Samsung Galaxy Note. First Look
Today, large companies, especially corporate giants like Samsung, do not surprise users with extraordinary products...
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Spillikins ¹142. Android 4.0 – Great Expectations
The last week was so rich for events I had to limit my enthusiasm as well as the size of this issue of the Spillikins. As for now I leave a preview of Motorola DROID RAZR aside but I think this phone is worth having a look at. Initially this phone was supposed to be released in February 2011 and I think that it’s been postponed for too long and instead of making a bang it became just another phone. Anyway, let’s get down to what really matters.
Android 4.0 has been greatly anticipated. Some people were just curious about what Google was going to come up with this time; some expected the new OS to change everything. I suppose the announcement of Android 4.0 was a disappointment for many people but mostly for manufacturers. That is because Google’s strategy will soon make it pointless for manufacturers to support old phones instead they will have to release new phones for every new Android version. And all that despite the fact that Google promised to users that manufacturers would provide new firmware for Android phones for at least 18 months. Let’s try to understand what Google is trying to do and why this strategy is going to make a lot of people frustrated because of not being able to update to the latest Android version.
Since the very first Google Nexus One it became apparent that the company wants to start their own phone production but the phone’s failure made them reconsider and they claimed that it was a phone designed to pioneer new Android versions.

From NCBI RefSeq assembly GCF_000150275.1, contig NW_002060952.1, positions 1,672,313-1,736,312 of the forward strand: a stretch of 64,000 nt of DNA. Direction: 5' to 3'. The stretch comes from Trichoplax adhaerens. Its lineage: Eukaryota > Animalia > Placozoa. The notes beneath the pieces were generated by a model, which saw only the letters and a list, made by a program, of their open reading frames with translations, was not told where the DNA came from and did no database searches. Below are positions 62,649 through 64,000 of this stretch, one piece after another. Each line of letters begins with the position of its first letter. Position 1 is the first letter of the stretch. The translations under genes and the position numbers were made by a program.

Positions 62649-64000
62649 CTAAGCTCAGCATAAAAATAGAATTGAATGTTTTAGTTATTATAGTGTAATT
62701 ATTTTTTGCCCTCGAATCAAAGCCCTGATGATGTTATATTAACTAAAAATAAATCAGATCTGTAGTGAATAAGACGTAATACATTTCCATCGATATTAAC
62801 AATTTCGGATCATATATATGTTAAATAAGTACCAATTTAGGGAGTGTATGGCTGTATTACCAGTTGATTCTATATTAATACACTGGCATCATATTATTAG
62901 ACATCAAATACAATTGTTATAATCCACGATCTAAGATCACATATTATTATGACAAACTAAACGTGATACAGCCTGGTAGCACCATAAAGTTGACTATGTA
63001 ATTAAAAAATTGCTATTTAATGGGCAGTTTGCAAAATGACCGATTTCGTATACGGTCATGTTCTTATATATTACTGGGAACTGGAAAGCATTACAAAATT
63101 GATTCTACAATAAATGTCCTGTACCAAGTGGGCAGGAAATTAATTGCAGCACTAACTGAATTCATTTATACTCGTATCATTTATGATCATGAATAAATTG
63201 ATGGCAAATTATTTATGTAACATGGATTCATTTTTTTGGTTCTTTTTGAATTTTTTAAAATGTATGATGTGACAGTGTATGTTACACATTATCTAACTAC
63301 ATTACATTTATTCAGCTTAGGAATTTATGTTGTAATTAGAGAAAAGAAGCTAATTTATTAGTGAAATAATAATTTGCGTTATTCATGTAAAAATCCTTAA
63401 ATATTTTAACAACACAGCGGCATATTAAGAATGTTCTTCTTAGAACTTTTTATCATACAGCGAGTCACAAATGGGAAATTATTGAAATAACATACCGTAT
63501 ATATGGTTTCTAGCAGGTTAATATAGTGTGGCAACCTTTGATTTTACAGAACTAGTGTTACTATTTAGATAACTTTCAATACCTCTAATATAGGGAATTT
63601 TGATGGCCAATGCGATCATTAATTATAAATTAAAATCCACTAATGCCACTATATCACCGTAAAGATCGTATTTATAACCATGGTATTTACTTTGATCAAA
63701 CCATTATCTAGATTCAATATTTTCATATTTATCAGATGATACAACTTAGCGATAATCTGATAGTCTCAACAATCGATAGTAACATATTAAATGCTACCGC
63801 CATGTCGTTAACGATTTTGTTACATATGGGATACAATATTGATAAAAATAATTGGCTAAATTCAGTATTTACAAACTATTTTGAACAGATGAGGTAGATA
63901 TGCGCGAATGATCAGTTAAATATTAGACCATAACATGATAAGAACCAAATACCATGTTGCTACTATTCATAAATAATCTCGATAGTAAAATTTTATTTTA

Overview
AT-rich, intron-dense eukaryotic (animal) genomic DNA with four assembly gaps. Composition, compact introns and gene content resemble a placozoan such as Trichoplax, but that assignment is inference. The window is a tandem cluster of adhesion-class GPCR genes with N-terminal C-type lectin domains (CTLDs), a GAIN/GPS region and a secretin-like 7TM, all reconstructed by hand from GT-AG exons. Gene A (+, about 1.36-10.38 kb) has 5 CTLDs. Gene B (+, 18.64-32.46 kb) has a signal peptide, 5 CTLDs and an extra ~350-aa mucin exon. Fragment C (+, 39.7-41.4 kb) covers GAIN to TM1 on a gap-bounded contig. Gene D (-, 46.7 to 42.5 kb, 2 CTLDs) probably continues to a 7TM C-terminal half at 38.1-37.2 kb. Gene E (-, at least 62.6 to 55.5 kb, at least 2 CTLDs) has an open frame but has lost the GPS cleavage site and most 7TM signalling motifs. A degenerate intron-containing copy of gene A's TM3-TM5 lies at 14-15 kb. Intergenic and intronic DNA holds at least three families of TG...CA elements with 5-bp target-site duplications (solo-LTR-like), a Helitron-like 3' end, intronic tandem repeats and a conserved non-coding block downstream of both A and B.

The first Nexus was produced by HTC. This company bet it all on Android and it was right but firmware updates for Nexus One were being released too slowly – Google was losing interest in this project. Current Google Nexus S developers will only receive the latest OS several weeks if not a month after the release of Galaxy Nexus. That’s way too late and I am sure many manufacturers will purchase a batch of Galaxy Nexus handsets just to get familiar with the new OS in action. So Google’s claims about the Nexus family being a test range for developers are just rubbish.
The Nexus family today is a Google’s showcase for presenting the latest Android versions. And unlike Apple, Google always demonstrates the new OS on the latest hardware with more memory, faster CPUs etc. This has become a part of Google’s PR strategy and I think it’s a good move because as users we don’t just buy an OS we buy the aggregate of software and hardware in one package. In a way the Nexus family sets the fashion for the whole industry – it demonstrates an average Android device for the latest Android OS version (or a recommended set of specs).